East of Bregenz and northwest of Lech, the Warth / Schrocken ski area has 25 pistes served by 11 lifts with a maximum vertical descent of 800m. This ski area is known for plenty of off-piste freeriding with deep snowfall averaging over 11m annually. It is located on the border of Voralberg with Tirol at the very end of the Lech valley (road to Lech is closed in the winter). Warth and Schrocken are on opposite sides of Hochtannberg Pass and are interconnected by lifts and a ski bus every 20 minutes.
Warth and Schrocken are part of the larger Ski Arlberg region that interconnects by lifts/buses several resort areas including St. Anton, Lech/Zurs, Warth/Schrocken and Sonnenkopf forming the eighth largest ski region in the world. Overall, there are 305km of groomed pistes spread across 12,000 acres that served by 87 lifts with a maximum vertical descent of 1,700m. If you haven’t been to the Ski Arlberg region for a few years, you may not be familiar with Warth/Schrocken. In the winter 2013/2014 season, the 2km Auenfeldjet gondola opened that connects Warth with Lech via the Weibermahd lift top station in Lech to the Geissbuhel Alpe above Warth. This new heated 10 seat gondola follows an old power line route (now buried across the Auenfeld Pass. The other village in the Ski Arlberg region, Sonnenkopf, is accessed only by the free ski-bus from Stuben to Klosterle.
Solid intermediate riders or better will really enjoy exploring the wide range of slopes and destinations. There are plenty of traverses between lifts, so be ready to skate or hike often. Plus, many of the more remote lifts tend to be t-bars or rope tows, which are not well marked on the piste maps. Even some of the chairlifts can be challenging for the uninitiated rider with a tricky magic-carpet like access on the final 10 feet to the actual chair seat. Don’t expect the lift ops to help you when you fall since there aren’t many of them working.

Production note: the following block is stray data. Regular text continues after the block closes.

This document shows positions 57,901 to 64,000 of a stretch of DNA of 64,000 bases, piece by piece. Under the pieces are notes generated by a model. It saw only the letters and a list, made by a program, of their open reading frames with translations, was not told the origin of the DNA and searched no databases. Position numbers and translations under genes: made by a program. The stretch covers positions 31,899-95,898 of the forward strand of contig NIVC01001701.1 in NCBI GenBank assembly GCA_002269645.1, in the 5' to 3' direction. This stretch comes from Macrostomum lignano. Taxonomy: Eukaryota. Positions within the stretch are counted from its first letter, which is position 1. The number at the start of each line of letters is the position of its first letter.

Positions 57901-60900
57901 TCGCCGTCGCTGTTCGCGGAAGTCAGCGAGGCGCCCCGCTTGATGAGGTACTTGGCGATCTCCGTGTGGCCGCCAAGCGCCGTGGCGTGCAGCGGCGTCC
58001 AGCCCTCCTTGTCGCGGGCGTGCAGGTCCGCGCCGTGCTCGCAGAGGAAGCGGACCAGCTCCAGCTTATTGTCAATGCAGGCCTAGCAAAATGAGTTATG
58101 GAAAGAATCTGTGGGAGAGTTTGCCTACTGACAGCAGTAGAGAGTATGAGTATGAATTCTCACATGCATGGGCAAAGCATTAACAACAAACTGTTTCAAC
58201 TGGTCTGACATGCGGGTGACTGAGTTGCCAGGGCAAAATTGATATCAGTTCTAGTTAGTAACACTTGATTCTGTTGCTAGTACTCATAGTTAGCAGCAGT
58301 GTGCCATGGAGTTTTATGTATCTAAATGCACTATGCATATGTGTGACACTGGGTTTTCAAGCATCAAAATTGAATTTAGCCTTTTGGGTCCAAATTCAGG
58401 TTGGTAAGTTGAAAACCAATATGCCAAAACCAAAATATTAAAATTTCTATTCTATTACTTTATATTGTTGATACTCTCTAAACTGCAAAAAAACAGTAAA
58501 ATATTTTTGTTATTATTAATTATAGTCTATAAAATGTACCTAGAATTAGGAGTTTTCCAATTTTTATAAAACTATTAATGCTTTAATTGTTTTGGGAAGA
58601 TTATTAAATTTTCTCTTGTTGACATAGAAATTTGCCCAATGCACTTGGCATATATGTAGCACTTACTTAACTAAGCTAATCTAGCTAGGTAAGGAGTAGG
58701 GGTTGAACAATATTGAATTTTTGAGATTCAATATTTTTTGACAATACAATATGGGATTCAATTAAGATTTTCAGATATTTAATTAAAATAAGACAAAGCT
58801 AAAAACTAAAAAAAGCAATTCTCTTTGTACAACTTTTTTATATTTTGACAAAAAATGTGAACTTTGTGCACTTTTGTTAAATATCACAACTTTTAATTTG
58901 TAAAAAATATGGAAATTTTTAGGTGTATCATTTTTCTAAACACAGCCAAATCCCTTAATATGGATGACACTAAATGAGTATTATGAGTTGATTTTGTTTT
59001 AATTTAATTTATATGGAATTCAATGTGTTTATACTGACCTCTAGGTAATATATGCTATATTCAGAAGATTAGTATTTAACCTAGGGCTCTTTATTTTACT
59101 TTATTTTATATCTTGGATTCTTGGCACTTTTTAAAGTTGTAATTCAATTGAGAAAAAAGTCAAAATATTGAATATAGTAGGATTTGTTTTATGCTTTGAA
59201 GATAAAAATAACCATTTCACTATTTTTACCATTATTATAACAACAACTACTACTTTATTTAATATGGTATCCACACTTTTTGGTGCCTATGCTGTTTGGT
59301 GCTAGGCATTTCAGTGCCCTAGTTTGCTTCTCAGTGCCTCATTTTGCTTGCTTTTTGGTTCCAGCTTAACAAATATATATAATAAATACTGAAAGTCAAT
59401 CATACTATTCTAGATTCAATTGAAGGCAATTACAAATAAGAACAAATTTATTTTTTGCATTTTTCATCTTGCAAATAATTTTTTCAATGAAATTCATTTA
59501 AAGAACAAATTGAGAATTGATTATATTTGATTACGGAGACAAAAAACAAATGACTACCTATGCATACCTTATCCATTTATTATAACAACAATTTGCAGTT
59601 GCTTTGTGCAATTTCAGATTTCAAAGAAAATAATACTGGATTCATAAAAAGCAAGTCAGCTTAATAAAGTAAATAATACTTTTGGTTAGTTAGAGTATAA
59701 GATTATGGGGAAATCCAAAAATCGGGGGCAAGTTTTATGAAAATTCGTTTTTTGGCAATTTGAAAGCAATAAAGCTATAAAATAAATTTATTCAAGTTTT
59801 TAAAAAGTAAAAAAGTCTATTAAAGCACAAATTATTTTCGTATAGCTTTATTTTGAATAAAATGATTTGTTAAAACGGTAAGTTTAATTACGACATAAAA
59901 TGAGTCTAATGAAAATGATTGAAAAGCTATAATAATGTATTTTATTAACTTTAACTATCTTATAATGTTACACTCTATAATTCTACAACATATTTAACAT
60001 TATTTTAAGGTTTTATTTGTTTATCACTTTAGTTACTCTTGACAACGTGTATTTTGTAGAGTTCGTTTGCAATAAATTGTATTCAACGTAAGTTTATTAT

At Warth / Schrocken, when you are ready for some challenging on-piste shredding, check out the black pistes under the JagerAlp chairlift. Alternately, you can head up the HochAlp chairlift to the Saloberkopf summit (2,050m) and drop towards Hochtannberg Pass on one of the black pistes. For a long adventure, don’t miss out on the Red piste #256 leading all the way down to Schrocken - while there isn’t a lift back up yet (its planned), where is a free ski bus back up every 20 minutes and you can hit the small ski bar hut while waiting. When it comes to off-piste, there’s plenty of side-country lines to explore but it’ll take about 2m of snow base to really open up. After a long morning of snowboarding at Warth, make sure to check out the Auenfelder Hutte for a good lunch.
When you’re ready to checkout Lech/Zurs, use the Sonnenjet chairlift to get around the Salberkopf and then pickup the new Auefeldjet gondola for the 2km lateral ride over to the top of the Weibermahd lift above Lech.
The village of Warth is not directly accessible by the lifts or pistes. It is either a walk or a ski bus away. Neither the villages of Warth or Schrocken have much to them and none of the base parking areas have many facilities. It seems like there is a big day-tripper crowd that comes here.
Note: a seven-night stay (Saturday arrival) is typically required at most hotels, but luckily the six-day Arlberg region lift pass is not expensive. Typically, February and early March are peak season with tons of Europeans on vacation.
Overall, Warth-Schrocken is the 39th most popular snowboard & freeride destination of all 52 snowboarding resorts in Austria.